Coming up in March:
Monday, March 6. Chefs Working to Improve the Food System. Join NYC Food Policy Center for this breakfast seminar to discuss how chefs are working to impact the food system and make lasting change. With Liz Neumark (Great Performances, Sylvia Center), Lynn Loflin (Teaching Kitchen Chef at Lenox Hill Neighborhood House) and Chef Toni (East Harlem chef and founder of Chef Toni’s Cooking Adventures). Hunter College, Silberman Building, 2180 3rd Ave. at 119th St., 2nd floor auditorium; 8:30–10:15 a.m. Free. RSVP here.
Thursday, March 9. THRESHOLD: Biodiversity, Climate and Humanity at a Crossroads. Join the New York Botanical Gardens as three renowned scholars of ecology, sustainability and environmental law discuss the implications of the climate crisis for the future. NYBG Ross Lecture Hall, 10 a.m.–noon. $20
Thursday, March 9 & Friday, March 10. NOFA-NY Organic Action Plan. Join NOFA-NY for a brainstorming session to create a New York Organic Action Plan. Share your thoughts on how NOFA-NY can create a food and farming system that is socially just, environmentally resilient and economically vibrant. March 9: Park Slope United Methodist Church, 6th Ave. at 8th St., 7–9:30 p.m. Brooklyn; March 10: 6th St. Community Ctr, 638 E. 6th St., NYC, 6:30–9:30 p.m. RSVP to elizabethhenderson13 at gmail dot com.
Saturday, March 11. 36th Annual Making Brooklyn Bloom: Connecting the Drops. Join the Brooklyn Botanical Garden for their annual conference. A day of workshops, panel discussions, films and more, “Connecting the Drops” will give special attention to water wisdom, interconnectedness and citizen action. Brooklyn Botanical Garden, 990 Washington Ave, Brooklyn; 10 a.m.–4 p.m.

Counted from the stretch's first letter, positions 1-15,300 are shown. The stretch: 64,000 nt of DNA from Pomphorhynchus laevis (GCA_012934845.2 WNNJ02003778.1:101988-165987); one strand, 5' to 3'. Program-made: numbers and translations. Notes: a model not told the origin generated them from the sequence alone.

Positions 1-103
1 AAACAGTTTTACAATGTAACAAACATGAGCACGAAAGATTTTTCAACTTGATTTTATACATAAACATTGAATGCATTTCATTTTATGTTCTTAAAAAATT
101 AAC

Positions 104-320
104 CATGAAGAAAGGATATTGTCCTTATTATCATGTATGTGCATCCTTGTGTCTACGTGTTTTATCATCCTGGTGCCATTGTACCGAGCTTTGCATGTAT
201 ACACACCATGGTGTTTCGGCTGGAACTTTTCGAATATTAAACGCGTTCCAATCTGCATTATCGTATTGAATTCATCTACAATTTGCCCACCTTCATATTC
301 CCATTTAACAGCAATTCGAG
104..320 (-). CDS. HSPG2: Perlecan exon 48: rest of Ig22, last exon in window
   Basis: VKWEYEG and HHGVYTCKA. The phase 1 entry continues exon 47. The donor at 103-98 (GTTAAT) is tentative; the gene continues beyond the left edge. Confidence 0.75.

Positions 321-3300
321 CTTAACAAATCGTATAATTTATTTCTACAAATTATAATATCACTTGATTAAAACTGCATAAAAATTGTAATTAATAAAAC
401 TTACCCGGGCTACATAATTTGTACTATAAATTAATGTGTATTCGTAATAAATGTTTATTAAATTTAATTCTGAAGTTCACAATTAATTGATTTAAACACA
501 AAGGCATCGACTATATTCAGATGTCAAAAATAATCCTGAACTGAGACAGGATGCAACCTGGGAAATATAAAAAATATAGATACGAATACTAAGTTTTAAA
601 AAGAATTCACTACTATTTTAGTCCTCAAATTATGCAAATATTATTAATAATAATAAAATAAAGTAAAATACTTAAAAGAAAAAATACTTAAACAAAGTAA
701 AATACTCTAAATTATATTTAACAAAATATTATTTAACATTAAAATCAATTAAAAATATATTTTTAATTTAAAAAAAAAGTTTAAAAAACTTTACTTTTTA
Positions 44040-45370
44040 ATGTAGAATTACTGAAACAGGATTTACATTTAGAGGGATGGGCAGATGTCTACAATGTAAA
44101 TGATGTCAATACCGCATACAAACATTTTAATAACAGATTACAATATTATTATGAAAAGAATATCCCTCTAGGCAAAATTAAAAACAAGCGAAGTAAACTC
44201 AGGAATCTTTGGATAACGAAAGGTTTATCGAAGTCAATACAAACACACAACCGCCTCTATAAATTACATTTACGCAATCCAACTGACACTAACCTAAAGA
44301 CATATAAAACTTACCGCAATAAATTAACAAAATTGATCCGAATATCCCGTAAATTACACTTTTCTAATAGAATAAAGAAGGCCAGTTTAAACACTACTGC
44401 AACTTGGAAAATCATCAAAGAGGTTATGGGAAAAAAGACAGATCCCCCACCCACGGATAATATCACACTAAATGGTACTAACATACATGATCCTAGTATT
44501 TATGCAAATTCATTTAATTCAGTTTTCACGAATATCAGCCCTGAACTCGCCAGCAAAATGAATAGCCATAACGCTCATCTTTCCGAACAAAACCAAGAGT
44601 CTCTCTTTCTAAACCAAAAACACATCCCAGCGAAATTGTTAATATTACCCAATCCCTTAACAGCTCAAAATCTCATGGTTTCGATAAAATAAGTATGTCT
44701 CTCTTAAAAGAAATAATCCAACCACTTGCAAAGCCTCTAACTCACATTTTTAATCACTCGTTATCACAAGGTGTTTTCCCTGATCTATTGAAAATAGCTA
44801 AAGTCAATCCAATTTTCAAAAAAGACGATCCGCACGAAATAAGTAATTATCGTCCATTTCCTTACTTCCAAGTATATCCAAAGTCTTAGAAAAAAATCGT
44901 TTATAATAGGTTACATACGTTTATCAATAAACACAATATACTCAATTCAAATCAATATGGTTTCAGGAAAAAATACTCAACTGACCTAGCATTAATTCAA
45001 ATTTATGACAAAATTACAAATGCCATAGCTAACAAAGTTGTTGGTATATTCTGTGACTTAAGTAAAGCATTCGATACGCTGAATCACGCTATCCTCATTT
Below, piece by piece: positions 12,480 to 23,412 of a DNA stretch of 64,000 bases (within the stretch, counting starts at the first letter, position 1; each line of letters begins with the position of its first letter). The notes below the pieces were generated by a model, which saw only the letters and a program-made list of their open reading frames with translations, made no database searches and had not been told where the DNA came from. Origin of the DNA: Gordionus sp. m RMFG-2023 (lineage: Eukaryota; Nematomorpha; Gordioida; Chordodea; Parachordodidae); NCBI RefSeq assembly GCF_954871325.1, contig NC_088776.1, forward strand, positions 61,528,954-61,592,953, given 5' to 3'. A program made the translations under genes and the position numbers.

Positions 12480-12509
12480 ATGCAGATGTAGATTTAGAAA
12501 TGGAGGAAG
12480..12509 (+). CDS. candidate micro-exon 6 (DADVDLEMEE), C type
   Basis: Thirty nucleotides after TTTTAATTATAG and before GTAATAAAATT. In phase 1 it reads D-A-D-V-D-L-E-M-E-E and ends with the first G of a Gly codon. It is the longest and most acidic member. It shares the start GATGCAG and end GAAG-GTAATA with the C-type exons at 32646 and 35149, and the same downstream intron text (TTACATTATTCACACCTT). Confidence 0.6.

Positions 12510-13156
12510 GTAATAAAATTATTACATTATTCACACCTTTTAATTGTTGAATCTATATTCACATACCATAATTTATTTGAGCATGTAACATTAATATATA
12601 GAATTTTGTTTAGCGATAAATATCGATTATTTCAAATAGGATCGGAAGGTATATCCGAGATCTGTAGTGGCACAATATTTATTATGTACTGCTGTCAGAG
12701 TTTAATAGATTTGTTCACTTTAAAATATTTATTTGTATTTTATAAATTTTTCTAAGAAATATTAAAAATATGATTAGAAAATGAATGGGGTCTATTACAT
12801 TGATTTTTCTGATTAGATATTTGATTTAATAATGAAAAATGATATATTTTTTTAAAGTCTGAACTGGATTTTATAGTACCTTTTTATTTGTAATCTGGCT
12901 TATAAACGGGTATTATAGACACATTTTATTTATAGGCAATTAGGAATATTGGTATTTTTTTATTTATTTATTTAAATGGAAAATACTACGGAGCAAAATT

Sunday–Monday, March 12–13. Just Food Conference. Join food justice pioneers Just Food, for their can’t miss annual two-day event of panels, talks and discussions on strengthening our food system. This year’s theme is “A Call to Collaboration.” Workshop proposals are currently being accepted. Volunteer and internship opportunities are also available.
Saturday, March 25. GreenThumb GrowTogether Conference. From the organizers: “Celebrate the official kick-off of the community gardening season in New York City. The day will be packed with 30+ workshops on garden related topics including: food systems education, kids’ activities, vegetable growing techniques, and designing your community garden for the present and future.” Hostos Community College, 450 Grand Concourse, Bronx. 9:00 a.m.–4:00 p.m. $5.00 Get tickets here.
Save the date:
Saturday, April 29. The People’s Climate March, Washington, DC. From the organizers: “March with the Food & Agriculture Hub to stand up for the future of our planet and fight for safe and healthy communities and food justice. We envision a future with sustainable and regenerative agriculture, family and small-scale farming, community generated solutions, safe and dignified food sector jobs, expanding space for permeable land to grow food in community and home gardens, sequestering carbon with agriculture, and food security for all people. We are committed to leadership from those communities most affected by our present food system & the most intense harm of climate change.”